Farms in and near the Twin Cities offer a variety of ceremony and reception options. Formerly a dairy farm, Round Barn Farm in Red Wing is now a five-room bed and breakfast with landscaped gardens. It can host up to 150 people in its eponymous circular barn. Some working farms can also host weddings. Gale Woods Farm on Whaletail Lake in Minnetrista is a 410-acre park reserve that raises animals and grows vegetables.
     Worried that odor-conscious guests might balk at some of the earthier animal smells? Don’t be. “It didn’t affect the wedding at all,” says Jacobson. “For me, it was a plus. The sheep out in the pasture add to the ambiance.”

Hay bales or high heels?
When you plan a wedding at a farm, “you have to embrace what you have,” says Sarah Trotter of Lasting Impressions Weddings & Events, who worked with Claussen and Apfelbacher. “You don’t have to use hay bales or completely go that rustic route,” she says, but couples may choose to incorporate farm-themed décor items such as pumpkins or flowers from the farmers’ market. Bride Jessica Bachaus designed centerpieces featuring Ball jars for her wedding at Round Barn Farm, because they felt “country” and reminded her of her mother making jam when Bachaus was a child.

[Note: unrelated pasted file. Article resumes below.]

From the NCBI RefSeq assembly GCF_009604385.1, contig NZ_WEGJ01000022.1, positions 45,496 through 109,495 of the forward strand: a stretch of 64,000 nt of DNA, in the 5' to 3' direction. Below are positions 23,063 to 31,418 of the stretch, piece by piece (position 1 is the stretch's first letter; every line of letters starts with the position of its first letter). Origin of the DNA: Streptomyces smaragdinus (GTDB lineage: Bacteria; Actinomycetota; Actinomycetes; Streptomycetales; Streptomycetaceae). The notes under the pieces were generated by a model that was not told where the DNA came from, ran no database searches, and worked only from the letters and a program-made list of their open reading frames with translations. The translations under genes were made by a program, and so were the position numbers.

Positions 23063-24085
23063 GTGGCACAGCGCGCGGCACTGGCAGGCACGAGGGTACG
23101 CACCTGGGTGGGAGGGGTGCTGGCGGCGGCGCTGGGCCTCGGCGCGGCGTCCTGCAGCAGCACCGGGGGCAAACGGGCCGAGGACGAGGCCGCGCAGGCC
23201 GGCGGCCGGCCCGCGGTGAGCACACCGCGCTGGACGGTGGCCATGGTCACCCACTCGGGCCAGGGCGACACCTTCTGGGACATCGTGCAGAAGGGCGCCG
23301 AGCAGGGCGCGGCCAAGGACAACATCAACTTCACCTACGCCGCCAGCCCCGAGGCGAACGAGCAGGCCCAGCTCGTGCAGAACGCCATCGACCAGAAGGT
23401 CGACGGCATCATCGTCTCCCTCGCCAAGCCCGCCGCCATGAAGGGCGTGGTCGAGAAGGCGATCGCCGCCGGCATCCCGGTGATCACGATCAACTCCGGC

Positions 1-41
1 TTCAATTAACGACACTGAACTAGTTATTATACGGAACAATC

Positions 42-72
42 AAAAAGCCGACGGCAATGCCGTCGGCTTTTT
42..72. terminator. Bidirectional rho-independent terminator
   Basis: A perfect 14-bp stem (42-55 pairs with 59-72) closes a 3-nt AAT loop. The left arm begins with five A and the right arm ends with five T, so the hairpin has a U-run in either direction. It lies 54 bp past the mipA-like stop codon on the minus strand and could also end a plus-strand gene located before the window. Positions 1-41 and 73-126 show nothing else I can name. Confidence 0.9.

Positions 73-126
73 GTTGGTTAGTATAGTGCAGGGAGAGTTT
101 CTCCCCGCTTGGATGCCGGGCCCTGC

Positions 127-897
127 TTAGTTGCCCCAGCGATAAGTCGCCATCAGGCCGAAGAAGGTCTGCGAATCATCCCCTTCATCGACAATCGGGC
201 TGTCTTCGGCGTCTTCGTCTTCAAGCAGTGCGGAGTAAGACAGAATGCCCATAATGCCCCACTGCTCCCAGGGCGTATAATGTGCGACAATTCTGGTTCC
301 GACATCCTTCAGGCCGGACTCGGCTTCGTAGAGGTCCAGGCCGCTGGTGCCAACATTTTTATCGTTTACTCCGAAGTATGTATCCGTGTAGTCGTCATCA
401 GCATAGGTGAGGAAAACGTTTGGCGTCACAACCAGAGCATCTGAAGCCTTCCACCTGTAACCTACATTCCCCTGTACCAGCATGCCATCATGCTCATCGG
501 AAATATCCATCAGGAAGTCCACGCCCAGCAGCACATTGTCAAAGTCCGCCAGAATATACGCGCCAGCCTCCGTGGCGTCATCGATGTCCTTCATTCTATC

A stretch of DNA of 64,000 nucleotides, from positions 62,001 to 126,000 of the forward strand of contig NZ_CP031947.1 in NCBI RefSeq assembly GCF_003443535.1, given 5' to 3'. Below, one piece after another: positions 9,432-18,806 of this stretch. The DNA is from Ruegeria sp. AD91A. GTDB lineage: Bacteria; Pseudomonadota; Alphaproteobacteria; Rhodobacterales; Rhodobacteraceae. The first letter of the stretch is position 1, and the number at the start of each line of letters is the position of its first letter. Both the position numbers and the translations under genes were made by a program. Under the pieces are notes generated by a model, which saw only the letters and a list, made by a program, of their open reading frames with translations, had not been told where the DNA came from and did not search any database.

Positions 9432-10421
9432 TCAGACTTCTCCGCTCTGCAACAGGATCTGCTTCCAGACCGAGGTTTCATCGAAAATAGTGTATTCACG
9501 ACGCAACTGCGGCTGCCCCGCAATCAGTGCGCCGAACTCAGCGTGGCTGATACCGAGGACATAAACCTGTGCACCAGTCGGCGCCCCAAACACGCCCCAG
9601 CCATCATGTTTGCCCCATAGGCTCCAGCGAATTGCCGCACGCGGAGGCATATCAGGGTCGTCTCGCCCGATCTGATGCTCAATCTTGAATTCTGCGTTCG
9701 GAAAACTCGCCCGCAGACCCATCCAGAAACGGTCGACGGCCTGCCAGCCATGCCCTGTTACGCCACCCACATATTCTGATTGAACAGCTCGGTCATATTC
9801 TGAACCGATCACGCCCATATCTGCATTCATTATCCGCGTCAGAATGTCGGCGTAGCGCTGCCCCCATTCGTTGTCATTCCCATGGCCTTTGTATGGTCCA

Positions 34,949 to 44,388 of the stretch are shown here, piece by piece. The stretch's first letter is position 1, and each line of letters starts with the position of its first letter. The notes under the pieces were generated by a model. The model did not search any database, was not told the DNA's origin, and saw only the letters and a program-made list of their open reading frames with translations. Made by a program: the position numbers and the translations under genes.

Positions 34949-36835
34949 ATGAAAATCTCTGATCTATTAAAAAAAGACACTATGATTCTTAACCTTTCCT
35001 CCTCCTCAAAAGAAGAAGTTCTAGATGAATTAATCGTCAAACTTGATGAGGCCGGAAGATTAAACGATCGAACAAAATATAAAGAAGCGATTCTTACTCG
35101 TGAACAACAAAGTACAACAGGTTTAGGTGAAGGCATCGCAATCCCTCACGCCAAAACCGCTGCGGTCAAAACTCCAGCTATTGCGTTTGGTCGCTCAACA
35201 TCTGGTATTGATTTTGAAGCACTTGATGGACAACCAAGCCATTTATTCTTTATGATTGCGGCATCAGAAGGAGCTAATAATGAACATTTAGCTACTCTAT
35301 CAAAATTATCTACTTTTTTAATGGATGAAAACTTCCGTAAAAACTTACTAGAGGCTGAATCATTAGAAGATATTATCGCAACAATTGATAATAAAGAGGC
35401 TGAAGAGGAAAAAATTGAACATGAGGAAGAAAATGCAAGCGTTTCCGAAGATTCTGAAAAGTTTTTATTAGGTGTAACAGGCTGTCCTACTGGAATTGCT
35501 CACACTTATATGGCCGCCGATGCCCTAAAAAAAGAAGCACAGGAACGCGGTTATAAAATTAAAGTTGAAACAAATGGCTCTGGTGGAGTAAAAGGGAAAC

And don’t break out the overalls and gingham dresses just yet (unless you want to, of course). Despite the rustic vibe, many brides choose to wear formal wedding gowns. However, leave the stilettos at home, and opt for a shoe with a thicker heel or wedge that won’t sink into the aisle of a meadow ceremony. Some brides may opt for flat shoes, especially if the ground is particularly soft.